For many, the word “samurai” conjures images of a stoic warrior, swift in battle, armed with his sword (katana), a powerful weapon of destruction. But essential to the samurai’s survival was his armor—battle regalia that did not sacrifice beauty for functionality.
In LACMA’s newest installment, Samurai: Japanese Armor from the Ann and Gabriel Barbier-Mueller Collection, viewers are invited to witness the evolution of Japanese armor from the 12th to the 19th century. As described by LACMA curator Robert T. Singer, the exhibition calls attention to “the fantasy, [and] humor of Japan’s art in a traditional, three-dimensional way.”
A walk through Samurai takes you into the majestic world of these Japanese warriors—the artistic skill and dedication evident in each suit of armor a testament to the samurai’s respected status. Visitors are greeted by the powerful presence of samurai towering over them: a set of three warriors ride atop horses, rider and steed fully clad in armor. In fact, samurai horses were not armored until the 17th century, when their attire became a symbol of prestige during ceremonial processions.
Samurai armor was an art form comprised of various elements including iron, leather, and precious metals. Artisans worked in groups over a period of several months to create a single masterpiece weighing between 20 to 45 pounds total—significantly lighter than the Western equivalent. Essential components included: a helmet (kabuto), mask (menpō), and chest armor (dō), to be worn in combination with protective guards.
Discussing his intent behind Samurai, Singer said: “My story is not about the samurai. My story is more about the art, the idea that a samurai, a warrior class, would be so interested in such fantastic symbols and mixing together Buddhism, Shinto, and things which would not mix together outside this culture.” These symbols vary from animals and vegetation—be sure to see the eggplant helmet—to mythical figures and abstract motifs.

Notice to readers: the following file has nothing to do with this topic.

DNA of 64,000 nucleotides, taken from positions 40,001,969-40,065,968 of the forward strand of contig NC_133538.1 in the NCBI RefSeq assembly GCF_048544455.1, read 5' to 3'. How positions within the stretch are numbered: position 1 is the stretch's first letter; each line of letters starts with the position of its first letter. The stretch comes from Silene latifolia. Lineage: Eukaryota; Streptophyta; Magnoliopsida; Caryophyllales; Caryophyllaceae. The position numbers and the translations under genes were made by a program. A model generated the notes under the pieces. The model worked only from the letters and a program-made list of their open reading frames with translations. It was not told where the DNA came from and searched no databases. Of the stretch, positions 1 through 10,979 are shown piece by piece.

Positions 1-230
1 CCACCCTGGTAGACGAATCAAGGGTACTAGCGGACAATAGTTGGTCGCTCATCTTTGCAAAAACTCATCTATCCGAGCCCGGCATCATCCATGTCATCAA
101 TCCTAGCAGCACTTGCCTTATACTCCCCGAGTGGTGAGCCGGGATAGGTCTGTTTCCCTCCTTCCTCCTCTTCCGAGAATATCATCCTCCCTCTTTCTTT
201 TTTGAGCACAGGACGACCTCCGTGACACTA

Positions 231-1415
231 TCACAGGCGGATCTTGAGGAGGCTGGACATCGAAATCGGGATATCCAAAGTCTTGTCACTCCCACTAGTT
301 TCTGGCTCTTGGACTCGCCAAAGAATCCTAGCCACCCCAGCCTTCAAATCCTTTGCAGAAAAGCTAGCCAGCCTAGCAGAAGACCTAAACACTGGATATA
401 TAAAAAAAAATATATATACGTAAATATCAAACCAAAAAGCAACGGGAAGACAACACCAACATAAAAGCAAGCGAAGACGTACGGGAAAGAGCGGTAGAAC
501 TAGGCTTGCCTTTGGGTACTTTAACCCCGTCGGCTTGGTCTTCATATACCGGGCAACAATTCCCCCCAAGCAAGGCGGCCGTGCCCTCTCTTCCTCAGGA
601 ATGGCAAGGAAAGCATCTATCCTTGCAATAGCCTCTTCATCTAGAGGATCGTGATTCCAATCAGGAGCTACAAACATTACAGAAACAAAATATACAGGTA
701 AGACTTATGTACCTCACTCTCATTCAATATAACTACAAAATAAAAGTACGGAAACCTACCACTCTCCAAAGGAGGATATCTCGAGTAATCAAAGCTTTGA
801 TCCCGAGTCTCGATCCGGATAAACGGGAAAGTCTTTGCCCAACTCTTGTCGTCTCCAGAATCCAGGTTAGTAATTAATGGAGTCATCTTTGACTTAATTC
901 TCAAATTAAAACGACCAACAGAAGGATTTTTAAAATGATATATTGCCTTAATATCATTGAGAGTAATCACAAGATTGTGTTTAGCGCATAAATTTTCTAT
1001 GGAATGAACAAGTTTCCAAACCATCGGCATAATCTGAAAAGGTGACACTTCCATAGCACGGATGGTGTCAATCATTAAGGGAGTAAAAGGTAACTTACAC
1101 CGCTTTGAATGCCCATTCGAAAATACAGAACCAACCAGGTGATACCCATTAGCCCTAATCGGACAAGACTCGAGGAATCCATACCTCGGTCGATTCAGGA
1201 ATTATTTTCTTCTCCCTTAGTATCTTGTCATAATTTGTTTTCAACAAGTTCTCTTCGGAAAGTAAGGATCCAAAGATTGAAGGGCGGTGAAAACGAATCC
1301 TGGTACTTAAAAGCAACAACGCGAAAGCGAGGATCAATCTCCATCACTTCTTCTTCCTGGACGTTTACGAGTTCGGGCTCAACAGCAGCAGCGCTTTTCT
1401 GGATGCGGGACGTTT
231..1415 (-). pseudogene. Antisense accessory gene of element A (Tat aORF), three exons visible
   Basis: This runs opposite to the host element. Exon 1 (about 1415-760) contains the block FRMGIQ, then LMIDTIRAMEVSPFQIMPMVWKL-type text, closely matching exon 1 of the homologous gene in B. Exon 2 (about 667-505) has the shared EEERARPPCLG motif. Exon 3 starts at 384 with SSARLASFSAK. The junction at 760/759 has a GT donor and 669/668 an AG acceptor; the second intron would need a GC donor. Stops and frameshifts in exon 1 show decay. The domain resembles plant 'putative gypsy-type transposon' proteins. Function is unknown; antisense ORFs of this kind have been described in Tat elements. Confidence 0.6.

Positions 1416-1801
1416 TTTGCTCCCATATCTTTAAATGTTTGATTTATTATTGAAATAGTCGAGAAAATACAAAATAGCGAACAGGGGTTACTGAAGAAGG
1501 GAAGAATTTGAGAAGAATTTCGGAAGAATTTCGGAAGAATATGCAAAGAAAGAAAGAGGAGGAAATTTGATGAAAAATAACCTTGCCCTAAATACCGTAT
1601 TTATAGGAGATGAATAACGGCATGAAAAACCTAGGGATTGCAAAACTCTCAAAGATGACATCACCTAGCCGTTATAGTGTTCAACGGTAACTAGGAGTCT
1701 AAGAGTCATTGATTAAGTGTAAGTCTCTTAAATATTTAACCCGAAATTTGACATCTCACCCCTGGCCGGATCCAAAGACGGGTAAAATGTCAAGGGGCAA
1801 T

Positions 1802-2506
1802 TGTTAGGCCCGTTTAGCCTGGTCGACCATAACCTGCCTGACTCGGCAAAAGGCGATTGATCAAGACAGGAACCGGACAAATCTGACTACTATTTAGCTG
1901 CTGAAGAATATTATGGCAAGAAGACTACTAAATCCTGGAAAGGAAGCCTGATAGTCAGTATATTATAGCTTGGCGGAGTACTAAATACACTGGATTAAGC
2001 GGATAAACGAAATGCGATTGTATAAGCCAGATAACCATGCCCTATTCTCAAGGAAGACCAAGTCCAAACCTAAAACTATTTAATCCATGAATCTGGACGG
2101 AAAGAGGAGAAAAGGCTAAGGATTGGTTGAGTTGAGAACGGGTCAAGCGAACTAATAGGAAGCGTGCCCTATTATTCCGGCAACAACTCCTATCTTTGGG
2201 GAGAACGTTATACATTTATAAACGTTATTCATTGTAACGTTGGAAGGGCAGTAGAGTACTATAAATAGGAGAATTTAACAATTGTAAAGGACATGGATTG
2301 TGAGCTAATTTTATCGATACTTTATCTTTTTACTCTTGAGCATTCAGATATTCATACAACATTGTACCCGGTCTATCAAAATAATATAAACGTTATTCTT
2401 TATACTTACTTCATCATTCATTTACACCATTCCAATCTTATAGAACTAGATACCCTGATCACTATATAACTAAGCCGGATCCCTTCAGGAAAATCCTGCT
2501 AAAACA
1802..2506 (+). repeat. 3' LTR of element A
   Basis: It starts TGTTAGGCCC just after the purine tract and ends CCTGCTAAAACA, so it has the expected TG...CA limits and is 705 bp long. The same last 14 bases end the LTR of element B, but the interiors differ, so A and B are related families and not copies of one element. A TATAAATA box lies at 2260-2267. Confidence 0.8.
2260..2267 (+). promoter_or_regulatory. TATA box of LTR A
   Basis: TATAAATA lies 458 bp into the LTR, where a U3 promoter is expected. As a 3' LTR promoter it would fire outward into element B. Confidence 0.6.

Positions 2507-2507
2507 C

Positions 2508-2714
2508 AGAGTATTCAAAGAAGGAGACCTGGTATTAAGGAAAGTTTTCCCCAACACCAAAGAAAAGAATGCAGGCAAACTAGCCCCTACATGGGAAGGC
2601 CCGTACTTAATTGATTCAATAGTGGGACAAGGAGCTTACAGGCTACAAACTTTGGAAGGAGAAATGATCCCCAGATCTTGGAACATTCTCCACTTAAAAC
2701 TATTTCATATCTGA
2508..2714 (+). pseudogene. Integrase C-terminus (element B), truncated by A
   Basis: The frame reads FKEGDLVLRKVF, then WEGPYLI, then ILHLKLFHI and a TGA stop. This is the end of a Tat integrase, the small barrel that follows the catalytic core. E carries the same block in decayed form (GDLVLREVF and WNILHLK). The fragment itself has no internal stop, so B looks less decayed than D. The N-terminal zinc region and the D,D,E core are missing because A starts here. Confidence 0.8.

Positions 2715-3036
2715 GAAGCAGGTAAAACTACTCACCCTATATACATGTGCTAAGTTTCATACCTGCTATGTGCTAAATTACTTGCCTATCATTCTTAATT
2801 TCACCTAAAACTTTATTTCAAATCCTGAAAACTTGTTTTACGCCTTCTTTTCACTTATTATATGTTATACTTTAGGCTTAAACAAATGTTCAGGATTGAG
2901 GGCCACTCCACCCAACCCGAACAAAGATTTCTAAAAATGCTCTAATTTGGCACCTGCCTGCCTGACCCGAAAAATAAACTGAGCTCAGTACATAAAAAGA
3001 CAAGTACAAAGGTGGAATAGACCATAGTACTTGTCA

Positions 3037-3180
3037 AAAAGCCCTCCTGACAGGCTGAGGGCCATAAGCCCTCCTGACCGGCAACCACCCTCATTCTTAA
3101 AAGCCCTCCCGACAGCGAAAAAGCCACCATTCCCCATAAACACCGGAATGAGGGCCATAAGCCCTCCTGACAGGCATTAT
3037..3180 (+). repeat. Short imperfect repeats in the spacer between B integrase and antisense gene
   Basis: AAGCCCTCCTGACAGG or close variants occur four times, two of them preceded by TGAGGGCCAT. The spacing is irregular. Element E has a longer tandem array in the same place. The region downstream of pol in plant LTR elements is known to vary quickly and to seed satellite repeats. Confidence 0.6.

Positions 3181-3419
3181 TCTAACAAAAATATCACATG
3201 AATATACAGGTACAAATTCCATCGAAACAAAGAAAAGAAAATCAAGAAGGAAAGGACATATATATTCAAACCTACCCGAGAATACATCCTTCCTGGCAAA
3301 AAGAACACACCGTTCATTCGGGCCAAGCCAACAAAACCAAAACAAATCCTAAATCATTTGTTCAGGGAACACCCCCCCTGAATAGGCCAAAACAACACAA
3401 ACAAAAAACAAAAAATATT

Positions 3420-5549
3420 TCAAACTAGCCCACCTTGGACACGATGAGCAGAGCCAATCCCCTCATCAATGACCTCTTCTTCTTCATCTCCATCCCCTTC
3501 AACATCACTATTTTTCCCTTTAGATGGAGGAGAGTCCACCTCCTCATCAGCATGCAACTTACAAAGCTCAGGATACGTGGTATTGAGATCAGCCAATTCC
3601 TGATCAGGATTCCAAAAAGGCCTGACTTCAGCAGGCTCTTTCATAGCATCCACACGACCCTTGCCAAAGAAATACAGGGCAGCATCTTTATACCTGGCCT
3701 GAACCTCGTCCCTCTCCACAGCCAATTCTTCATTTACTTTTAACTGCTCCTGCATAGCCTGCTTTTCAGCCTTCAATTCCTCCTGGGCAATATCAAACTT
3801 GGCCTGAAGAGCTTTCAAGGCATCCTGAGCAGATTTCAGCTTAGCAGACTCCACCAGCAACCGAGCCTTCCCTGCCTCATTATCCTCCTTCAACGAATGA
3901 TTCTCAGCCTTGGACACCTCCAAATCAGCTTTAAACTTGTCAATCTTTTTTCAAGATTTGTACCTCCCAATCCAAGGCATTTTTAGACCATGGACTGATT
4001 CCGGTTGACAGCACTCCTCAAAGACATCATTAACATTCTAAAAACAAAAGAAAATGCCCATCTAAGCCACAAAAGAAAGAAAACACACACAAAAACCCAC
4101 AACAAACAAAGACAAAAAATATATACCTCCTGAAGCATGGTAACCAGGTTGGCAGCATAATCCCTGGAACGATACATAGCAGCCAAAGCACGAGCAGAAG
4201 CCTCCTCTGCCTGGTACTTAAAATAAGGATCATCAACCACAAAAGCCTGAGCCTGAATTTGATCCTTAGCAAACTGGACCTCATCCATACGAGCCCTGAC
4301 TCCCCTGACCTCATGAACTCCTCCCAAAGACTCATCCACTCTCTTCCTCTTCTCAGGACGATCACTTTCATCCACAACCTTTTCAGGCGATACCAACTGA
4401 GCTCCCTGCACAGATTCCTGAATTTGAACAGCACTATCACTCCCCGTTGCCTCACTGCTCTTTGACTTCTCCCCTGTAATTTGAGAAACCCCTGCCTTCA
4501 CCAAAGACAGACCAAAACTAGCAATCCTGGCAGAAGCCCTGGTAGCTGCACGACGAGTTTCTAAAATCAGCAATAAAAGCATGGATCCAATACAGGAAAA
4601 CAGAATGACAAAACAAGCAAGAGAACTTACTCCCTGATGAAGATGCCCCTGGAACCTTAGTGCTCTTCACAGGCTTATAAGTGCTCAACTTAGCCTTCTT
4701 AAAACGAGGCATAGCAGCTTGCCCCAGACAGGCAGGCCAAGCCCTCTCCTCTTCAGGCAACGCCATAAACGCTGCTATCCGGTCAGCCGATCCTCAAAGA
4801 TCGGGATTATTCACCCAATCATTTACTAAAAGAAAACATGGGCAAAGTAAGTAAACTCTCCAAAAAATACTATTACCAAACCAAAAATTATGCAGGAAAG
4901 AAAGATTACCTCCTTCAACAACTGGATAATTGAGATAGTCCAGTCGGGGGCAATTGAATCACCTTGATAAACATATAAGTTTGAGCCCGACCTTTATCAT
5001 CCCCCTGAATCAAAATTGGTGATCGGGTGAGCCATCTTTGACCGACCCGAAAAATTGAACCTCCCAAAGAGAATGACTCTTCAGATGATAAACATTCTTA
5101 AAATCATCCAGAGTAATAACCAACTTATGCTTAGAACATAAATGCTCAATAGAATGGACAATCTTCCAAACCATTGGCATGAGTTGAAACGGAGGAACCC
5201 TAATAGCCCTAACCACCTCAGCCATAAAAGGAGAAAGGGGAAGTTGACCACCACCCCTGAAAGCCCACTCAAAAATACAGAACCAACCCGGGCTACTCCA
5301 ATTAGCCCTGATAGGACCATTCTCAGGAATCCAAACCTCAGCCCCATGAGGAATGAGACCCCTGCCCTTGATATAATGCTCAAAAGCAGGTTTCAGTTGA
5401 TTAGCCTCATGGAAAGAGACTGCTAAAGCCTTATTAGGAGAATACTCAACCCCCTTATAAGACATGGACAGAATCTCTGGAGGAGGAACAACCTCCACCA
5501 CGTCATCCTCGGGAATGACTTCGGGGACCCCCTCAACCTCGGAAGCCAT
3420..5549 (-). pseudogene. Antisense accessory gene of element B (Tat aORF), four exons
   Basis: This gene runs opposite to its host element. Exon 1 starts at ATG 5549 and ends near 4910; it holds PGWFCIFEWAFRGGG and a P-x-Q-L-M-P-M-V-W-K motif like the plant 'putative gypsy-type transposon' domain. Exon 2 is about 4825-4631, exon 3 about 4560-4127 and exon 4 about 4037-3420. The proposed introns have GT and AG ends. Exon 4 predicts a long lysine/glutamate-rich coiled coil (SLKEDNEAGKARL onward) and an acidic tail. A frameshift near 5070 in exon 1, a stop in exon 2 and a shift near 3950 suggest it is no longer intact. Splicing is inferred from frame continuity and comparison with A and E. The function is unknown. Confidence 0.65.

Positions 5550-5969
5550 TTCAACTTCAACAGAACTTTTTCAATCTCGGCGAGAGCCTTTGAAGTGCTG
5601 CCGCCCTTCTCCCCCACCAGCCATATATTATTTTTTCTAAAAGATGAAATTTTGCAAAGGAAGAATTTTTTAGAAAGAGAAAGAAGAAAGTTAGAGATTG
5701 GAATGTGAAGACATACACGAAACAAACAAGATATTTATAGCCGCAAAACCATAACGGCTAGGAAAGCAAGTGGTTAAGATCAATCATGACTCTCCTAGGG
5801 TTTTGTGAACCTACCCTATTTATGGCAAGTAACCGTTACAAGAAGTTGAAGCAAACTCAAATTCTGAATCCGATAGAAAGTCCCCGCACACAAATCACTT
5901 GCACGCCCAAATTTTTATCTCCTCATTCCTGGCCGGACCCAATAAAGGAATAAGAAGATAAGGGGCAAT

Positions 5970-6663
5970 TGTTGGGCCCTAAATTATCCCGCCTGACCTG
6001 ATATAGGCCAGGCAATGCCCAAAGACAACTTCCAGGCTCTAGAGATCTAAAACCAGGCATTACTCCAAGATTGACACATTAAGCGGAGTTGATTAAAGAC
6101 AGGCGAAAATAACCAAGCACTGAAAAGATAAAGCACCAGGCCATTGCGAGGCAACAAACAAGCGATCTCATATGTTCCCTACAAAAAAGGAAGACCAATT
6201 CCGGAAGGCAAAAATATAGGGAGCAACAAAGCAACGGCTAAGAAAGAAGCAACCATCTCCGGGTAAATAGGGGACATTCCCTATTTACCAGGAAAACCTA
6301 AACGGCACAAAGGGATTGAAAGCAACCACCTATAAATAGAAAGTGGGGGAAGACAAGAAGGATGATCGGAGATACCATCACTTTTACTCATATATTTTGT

For Singer the most fascinating element of the samurai is his helmet. One in particular catches his attention, an iron headpiece in the form of a glowering predatory bird personified by the deep furrow of its brow. Atop these features a flourish of feathers fans out, while globular shapes emerge from the sides of its head. Referencing this piece, Singer comments: “The suits of armor are beautiful, and there’s certain metalwork on them and so forth, but I love the helmets, like this guy, you know, the bird-demon mask.”
Helmets served a protective and performative function, their symbolic significance surpassing cultural borders, Singer elaborates: “Animals, Buddhism, Shinto, they’re all mixed up. We really don’t understand why. This is performance, ceremonial, processional armor, and they’re showing off, they’re trying to be, sort of, outside the normal world.”
Although Japan underwent a prolonged era of peace under the Tokugawa shogunate (Edo Period, 1615–1868), during which samurai armor experienced a rise in aesthetics, the samurai remained ever ready for battle. Though far from the battlefield, the helmets continue to incite awe, and invite today’s curious observers to explore their meaning.
Samurai: Japanese Armor from the Ann and Gabriel Barbier-Mueller Collection is now on view at LACMA’s Resnick Pavilion.